“We, the undersigned, write to you as Activision Blizzard, Inc. shareholders representing $329 billion in assets under management or advisory. Our company faces an unprecedented workplace crisis of its own making. As new reporting indicates, and in contrast to past company statements, CEO Bobby Kotick was aware of many incidents of sexual harassment, sexual assault, and gender discrimination at Activision Blizzard, but failed either to ensure that the executives and managers responsible were terminated, or to recognize and address the systemic nature of the company’s hostile workplace culture. Moreover, and despite numerous government investigations, settlements, and top executives’ departures that have negatively affected both the company’s public reputation and its share price, the board has been almost entirely silent. We, therefore, call on Mr. Kotick to resign as CEO of the company, and on the board of directors to take responsibility for failing to recognize and address what the California Department of Fair Employment and Housing has described as a ‘frat boy’ workplace culture to flourish. In order to ensure that the board has leadership capable of leading this effort, we urge Chairman Brian Kelly and Lead Independent Director Robert J. Morgado to announce their retirement no later than December 31, 2021. The board should start a search for more qualified replacements immediately.”

The groups also call for a genuinely independent review of workplace practices, which thus far has not occurred, along with a refreshment of the board for diversity and inclusion, and/or the “reduction in total CEO pay in [Kotick’s] employment contract for at least five years and auto-renew it if the stated workplace goals are not met.”

It is unclear whether these groups will find traction with their fellow investors, though the fact that ATVI has lost almost 30% of its stock value in half a year and investors came within a hair’s breadth of successfully challenging executive pay earlier in 2021 might be a clue.

Further reading:

Source: WAPO, press release, SOC
According to a report on Bloomberg, other companies aren’t impressed with Activision-Blizzard’s handling of its messes. Sony Interactive Entertainment President and CEO and PlayStation boss Jim Ryan apparently blasted the company in an internal memo to staff today, saying his team was “disheartened and frankly stunned to read” the news about the ongoing “deep-seated culture of discrimination and harassment.” “We outreached to Activision immediately after the article was published to express our deep concern and to ask how they plan to address the claims made in the article,” he told workers. “We do not believe their statements of response properly address the situation.”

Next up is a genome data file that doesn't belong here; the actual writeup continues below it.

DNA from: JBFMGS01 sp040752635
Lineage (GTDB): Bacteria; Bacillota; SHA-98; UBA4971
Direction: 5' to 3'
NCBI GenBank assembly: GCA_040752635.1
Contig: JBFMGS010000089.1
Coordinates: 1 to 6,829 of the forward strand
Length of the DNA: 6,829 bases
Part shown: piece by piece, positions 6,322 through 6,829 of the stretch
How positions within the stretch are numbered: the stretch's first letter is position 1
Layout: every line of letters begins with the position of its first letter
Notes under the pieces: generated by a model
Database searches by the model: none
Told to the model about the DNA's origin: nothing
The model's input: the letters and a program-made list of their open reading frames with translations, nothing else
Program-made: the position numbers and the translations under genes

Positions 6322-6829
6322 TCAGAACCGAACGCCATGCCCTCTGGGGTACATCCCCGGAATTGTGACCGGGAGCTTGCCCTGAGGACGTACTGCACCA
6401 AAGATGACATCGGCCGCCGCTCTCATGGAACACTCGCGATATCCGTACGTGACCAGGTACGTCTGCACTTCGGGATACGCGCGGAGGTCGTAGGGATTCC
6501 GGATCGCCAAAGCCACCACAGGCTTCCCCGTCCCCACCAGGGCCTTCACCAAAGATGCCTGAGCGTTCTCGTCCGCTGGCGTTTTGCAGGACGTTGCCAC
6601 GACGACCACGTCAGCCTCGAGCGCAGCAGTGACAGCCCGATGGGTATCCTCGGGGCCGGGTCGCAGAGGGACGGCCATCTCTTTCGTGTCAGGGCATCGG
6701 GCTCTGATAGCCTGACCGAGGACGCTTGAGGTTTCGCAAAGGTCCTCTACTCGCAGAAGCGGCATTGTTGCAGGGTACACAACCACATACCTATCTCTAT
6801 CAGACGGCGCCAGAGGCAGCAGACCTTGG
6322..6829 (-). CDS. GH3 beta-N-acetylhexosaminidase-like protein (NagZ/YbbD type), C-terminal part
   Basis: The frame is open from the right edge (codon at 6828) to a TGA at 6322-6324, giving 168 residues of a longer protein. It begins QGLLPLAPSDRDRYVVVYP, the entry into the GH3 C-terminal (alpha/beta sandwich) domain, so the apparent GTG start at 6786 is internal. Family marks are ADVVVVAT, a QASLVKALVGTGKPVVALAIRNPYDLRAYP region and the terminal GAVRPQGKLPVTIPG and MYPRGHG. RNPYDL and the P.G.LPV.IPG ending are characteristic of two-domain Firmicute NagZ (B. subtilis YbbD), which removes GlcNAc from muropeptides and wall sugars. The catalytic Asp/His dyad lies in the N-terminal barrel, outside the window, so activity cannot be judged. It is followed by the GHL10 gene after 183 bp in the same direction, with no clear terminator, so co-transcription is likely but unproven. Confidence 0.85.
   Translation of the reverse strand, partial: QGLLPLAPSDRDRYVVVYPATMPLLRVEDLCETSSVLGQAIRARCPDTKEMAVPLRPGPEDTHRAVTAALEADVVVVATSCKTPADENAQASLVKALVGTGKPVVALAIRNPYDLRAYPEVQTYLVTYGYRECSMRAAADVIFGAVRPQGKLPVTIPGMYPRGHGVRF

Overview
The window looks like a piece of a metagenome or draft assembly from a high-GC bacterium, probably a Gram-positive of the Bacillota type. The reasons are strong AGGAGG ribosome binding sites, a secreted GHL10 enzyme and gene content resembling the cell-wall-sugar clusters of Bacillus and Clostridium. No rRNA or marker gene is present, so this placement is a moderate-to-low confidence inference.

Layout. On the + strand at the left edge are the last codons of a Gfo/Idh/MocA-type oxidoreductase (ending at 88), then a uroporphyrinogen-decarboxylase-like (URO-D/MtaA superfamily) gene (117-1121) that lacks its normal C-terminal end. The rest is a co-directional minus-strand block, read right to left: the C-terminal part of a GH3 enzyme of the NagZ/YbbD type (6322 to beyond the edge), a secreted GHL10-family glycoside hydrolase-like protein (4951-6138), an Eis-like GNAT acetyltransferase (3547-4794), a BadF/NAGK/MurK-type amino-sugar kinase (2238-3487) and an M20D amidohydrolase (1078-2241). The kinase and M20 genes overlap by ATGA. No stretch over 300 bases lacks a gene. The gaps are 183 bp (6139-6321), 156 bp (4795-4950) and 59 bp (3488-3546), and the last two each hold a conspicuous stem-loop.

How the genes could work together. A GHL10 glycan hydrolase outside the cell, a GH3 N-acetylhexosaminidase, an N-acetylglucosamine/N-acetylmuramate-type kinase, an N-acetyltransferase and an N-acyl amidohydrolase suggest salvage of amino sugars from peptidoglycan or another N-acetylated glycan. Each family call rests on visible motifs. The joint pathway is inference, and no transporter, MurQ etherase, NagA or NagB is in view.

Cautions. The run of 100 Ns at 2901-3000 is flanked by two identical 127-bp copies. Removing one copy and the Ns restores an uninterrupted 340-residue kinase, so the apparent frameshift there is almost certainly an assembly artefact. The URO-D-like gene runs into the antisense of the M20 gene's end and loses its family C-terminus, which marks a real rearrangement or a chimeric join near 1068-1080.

Update (formerly Gamasutra) has a report on Activision-Blizzard’s all-hands meeting this morning; apparently, leadership continues to support Kotick, answered screened questions from staff, gave everyone the week off next week, and critically, does not intend to apply to “zero-tolerance” policy retroactively – in other words, against Bobby Kotick. “[E]mployees who asked about if Activision Blizzard’s zero-tolerance policy would apply to Kotick himself, given his alleged past actions at the center of the WSJ report, were told that the company did not ‘have evidence’ of claims against him, because they happened over a decade ago.” This of course does not jibe with WSJ’s reporting or Activision’s response to WSJ included in the original article, which acknowledged at least one of the very specific allegations against Kotick.
Over 500 Activision-Blizzard workers have now signed their names to a petition demanding Kotick’s resignation. For reference, the whole company employs something like 10,000 people.